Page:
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The Withering of the Boughs

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She stays in the mental institution because it's easier to make people leave you alone when they think they got you caught. She stays because it doesn't matter for her where to train her body and mind, where to untangle the shiny black threads of her dreams, demon's growls and lesser monsters' menaces, distorted mirrors and bleeding eyes. She stays because it doesn't matter to her where to not be heard.

She is an enraged prophet, a furious Cassandra, and now it doesn't matter to her whether or not somebody's listening. She just needs to be able to say, when the time comes, yes I did what I could, and yes I screamed until my throat bled, and yes nobody believed me but I tried anyway.

They had their last shouting match with Abbie years ago, after the court, and Abbie was so angry with her for not giving up. For trying to warn everybody, for trying to be ready, for not keeping low and blending in and staying with Abbie and safety.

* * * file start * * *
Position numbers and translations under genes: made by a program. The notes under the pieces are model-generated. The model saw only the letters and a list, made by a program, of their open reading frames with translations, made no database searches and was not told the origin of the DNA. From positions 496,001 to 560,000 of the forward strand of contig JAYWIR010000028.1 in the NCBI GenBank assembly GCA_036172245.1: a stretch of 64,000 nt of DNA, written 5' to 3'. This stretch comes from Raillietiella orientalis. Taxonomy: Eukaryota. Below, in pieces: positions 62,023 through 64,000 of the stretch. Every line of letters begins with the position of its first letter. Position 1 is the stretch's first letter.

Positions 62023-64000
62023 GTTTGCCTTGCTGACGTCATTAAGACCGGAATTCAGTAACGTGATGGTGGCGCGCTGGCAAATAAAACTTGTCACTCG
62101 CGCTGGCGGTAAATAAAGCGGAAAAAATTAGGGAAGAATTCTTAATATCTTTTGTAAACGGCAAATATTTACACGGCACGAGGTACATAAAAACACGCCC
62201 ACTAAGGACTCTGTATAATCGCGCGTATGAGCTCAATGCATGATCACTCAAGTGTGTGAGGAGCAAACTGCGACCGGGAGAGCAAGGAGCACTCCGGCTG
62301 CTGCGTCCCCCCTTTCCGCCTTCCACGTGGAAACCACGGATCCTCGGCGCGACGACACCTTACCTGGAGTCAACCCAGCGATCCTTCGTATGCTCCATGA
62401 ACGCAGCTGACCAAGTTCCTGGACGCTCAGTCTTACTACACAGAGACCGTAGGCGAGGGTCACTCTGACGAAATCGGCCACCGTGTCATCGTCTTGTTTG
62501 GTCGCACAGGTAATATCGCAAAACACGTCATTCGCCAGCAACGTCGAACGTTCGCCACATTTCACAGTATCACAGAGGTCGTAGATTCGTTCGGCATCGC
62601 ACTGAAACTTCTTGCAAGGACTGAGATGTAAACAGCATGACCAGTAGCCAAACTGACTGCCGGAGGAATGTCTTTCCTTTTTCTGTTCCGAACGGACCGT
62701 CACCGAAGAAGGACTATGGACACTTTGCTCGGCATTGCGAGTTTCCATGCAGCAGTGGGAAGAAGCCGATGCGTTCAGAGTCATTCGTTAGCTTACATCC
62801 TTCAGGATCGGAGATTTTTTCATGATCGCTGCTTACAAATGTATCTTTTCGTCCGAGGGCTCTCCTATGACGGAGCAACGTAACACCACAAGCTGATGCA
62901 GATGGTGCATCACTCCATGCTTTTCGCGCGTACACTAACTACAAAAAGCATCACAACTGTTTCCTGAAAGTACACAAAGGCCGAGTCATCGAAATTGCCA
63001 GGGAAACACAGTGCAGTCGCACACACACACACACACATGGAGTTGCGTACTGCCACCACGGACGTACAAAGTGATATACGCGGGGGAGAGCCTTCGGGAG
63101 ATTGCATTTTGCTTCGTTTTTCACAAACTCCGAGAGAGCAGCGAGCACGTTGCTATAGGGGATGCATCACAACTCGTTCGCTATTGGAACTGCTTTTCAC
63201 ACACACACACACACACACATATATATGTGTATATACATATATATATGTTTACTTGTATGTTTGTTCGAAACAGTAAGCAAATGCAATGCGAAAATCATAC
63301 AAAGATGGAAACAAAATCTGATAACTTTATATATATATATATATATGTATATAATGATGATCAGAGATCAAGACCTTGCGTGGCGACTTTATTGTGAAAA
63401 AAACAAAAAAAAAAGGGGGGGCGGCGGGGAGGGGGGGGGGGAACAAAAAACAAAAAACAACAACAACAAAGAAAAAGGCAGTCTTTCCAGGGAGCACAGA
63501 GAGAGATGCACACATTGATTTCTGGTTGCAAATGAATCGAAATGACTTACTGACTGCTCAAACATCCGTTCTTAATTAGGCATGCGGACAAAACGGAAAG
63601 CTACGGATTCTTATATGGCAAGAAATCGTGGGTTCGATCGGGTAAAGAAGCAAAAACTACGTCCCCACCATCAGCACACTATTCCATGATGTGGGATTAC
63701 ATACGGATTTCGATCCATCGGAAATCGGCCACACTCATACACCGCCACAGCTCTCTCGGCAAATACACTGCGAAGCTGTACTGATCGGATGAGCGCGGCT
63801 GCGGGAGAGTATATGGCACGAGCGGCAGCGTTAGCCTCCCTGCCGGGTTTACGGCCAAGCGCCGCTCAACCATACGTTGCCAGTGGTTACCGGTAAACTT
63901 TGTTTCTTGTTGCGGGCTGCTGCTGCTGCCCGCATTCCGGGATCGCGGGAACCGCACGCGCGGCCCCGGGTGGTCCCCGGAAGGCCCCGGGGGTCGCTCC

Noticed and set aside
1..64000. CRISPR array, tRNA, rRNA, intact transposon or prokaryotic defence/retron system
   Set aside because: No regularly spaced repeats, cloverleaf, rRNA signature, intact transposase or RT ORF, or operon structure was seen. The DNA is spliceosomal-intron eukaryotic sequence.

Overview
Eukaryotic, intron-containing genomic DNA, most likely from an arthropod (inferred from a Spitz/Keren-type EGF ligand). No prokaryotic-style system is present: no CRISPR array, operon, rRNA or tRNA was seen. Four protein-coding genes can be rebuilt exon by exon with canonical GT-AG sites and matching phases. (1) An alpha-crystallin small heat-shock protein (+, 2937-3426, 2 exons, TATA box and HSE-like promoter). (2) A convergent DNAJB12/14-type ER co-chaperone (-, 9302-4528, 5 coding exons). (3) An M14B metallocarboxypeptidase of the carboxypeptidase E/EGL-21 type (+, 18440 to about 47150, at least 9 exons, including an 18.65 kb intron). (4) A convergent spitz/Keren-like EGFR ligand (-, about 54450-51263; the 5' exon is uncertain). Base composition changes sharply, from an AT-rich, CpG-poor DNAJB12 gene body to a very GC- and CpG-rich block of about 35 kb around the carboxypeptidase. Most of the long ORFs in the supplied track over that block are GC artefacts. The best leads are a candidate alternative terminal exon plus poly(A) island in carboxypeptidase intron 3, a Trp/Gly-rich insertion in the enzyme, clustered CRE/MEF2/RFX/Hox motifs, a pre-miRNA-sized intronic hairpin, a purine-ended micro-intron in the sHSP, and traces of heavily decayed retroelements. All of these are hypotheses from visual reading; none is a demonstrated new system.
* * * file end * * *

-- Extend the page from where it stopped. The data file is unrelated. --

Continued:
And yet Abbie is a cop, defender of the helpless and all, and Jenny's stuck in a place where they won't allow her to have shoelaces. Sometimes she thinks about it in the middle of the night and laughs until she's sick.

It doesn't matter. This man comes, Abbie's not-boyfriend with his weird clothes and weird accent and weirder word choices, and three, four years ago she'd have clutched at him and cried because he believed her. For saying calmly the same words she had been shouting at the world ever since she opened her eyes in the forest and saw something that didn't belong.

But now his arrival is only the final sign, the call that she awaited. The end has begun, and she's going to follow her prophecies by herself. To be able to say, when the time comes: nobody listened but I spoke anyway, and then I got up and did what needed to be done.

The demon in her dreams howls, and Jenny doesn't listen. The eternal ticking countdown in her head is finally winding down.




Jenny Mills leaves her cage and goes to war.